Live Reviews

Published on May 8th, 2018 | by Nigel Cartner

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DMA’s @ Manchester Academy 28/04/18

With new album, ‘For Now’, just released, the DMA’s returned to Manchester to play a sold out show at Manchester Academy. Their last outing in these parts was eighteen months earlier at The Ritz, and the step up in venue capacity shows that their star is continuing to soar to heights that could see them cemented in modern British culture, going above and beyond the achievements of their fellow Australian countrymen, JET, back in the early to mid-2000s.

Watching the crowd pile in, I couldn’t help but have the same thoughts as I had at The Ritz gig, in that this is a band that unifies people. I’ve never been to an Arctic Monkeys gig, but I imagined the same type of crowd attended their gigs when they were at the same level in their career. It’s an Adidas haven, with all forms of the youth culture coming together, from students to young professionals, to those residing in less affluent areas. Then there’s people like myself and older, quietly observing from the back, but we’re all there for one purpose, and that is simply to see an exceptional band.

‘Feels like 37’ is the opener, and incidentally the song that put them on my radar a few years ago. It’s a cracking, pulsating indie rock track which serves to fire up the crowd further than the pre-gig hype. Cries of “D-D-D M A’s! D-D-D M A’s” boom around the venue, acting as the war cry from the crowd that’s chanted at every opportunity throughout the set.

With the new album just released, it’s understandable that half the set goes on to comprise of songs taken from that. The new songs are sounding good, but with most of the crowd immersed into their debut album, it’s in those songs where the more passionate reactions occur. But give it time, when the fans have had the chance to fully absorb the new material in its entirety, there is no doubt they will become classics of the band’s repertoire. However, the lead energetic track from the new album, ‘Dawning’, coupled with the emotive, ‘In the Air’, proved to be instant hits that have already had that an effect on the fans.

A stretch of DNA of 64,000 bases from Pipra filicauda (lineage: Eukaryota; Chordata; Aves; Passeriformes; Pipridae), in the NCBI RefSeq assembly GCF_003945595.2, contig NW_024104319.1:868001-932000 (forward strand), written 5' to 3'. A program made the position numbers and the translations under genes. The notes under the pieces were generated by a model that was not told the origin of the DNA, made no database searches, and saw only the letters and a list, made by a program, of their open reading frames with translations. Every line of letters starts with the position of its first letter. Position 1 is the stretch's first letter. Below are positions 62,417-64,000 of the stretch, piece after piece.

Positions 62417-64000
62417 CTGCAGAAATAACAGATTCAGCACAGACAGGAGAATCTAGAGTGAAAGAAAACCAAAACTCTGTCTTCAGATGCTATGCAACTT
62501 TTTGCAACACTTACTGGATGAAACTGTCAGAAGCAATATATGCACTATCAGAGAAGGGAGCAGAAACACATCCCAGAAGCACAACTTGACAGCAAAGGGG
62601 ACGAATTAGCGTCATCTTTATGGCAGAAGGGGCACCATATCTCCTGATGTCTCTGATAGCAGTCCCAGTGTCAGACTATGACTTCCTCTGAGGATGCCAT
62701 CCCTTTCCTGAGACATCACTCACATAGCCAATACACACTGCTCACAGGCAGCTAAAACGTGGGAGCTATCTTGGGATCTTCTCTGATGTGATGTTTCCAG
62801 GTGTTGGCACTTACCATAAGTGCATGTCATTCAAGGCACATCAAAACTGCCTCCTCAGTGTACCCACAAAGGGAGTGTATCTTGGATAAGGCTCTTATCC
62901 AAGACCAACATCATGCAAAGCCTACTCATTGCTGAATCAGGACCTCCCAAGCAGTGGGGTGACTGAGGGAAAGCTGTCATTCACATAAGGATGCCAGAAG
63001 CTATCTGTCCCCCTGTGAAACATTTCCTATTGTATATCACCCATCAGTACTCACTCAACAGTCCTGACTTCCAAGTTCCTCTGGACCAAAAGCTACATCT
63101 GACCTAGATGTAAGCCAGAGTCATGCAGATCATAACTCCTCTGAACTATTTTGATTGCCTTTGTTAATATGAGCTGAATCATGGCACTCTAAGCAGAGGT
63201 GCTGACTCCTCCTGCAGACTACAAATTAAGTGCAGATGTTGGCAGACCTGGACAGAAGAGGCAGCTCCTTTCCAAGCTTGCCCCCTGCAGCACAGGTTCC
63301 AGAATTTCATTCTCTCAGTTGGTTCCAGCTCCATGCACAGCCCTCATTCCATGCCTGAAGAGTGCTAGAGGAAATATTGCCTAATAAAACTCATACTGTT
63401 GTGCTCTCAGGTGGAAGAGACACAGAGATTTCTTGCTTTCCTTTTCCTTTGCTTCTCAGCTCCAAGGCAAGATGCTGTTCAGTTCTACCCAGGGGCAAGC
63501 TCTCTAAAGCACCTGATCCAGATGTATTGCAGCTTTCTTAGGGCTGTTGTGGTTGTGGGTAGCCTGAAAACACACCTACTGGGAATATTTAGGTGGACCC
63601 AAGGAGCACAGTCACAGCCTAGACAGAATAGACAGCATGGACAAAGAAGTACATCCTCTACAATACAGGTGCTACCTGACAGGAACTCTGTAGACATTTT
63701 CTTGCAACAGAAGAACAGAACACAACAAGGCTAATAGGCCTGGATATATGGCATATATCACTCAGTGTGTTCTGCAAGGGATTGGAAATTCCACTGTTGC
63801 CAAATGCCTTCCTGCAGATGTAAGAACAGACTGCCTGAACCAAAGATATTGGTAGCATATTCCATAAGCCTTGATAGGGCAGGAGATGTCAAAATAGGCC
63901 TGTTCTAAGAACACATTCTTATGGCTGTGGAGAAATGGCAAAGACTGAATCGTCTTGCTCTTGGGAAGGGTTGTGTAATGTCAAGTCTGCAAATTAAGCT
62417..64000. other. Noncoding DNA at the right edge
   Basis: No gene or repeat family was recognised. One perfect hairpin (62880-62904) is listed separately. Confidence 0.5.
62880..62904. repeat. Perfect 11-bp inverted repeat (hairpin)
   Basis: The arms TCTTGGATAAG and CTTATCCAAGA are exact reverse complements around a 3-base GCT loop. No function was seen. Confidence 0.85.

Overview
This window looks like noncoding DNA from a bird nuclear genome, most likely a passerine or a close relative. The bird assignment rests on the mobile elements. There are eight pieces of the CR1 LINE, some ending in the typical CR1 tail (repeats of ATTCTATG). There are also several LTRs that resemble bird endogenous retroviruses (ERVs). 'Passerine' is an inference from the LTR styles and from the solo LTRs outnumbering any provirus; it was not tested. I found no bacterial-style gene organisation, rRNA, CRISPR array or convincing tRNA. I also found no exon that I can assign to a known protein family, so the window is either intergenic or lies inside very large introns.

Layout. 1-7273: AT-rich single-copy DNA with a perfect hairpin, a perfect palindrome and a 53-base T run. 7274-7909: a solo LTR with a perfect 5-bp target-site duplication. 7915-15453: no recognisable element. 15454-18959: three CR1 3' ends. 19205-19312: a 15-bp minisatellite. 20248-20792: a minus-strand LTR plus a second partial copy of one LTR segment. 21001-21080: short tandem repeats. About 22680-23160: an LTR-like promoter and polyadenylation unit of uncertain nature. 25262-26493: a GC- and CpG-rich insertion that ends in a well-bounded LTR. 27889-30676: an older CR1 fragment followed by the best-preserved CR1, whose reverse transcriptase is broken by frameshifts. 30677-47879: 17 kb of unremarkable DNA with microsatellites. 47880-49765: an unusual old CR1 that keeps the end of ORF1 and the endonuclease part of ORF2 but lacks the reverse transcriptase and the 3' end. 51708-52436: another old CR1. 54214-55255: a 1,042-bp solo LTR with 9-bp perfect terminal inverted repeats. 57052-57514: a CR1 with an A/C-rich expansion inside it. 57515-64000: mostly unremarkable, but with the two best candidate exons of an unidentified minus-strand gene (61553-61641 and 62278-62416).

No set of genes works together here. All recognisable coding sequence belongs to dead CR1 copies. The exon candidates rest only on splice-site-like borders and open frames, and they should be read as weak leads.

These two songs epitomise what DMA’s are all about, carrying on the approach from debut album, ‘Hills End’. They create a potent cocktail of high-tempo, swaggering indie rock tracks that has the crowd jumping one minute, then the next minute they switch the mood to slower ballads that hold such a depth of emotion where the crowd stand appreciatively, arms outstretched, belting back the lyrics to the band. That image was more prevalent when their most commercially successful hit, ‘Delete’, was played. It’s a beautiful piece of modern song writing that’s riddled with reflective emotion, and when it’s performed live, the crowd’s romanticised reaction is one of those moments that will stay with you forever.

The three song encore comprises of the more animated tracks: ‘Play it Out’, ‘In the Moment’ and ‘Lay Down’, which completes a remarkable set that further proves just how gifted this band really are. With a recent endorsement from Manc legend Liam Gallagher, there is a familiarity with the band he fronted that became so iconic. Not that DMA’s sound like Oasis whatsoever, or are trying to be them, but they pull a similar crowd, unify people in the same way, and have the innate ability to write a mixture of anthemic classics and poignant sentimental tunes, with lyrics that resonate with everyone across their generation and beyond. Just how far they go and what legacy they leave remains to be seen, but on this evidence they’re just “in the dawning” of what they can achieve.

Photo by McLean Stevenson


About the Author

Nigel's immense passion for writing has led him to recently release his debut novel, 'Lost in Manchester, Found in Vegas'. His love of music features heavily in the book and that passion transfers to the reviews he writes to help upcoming bands.



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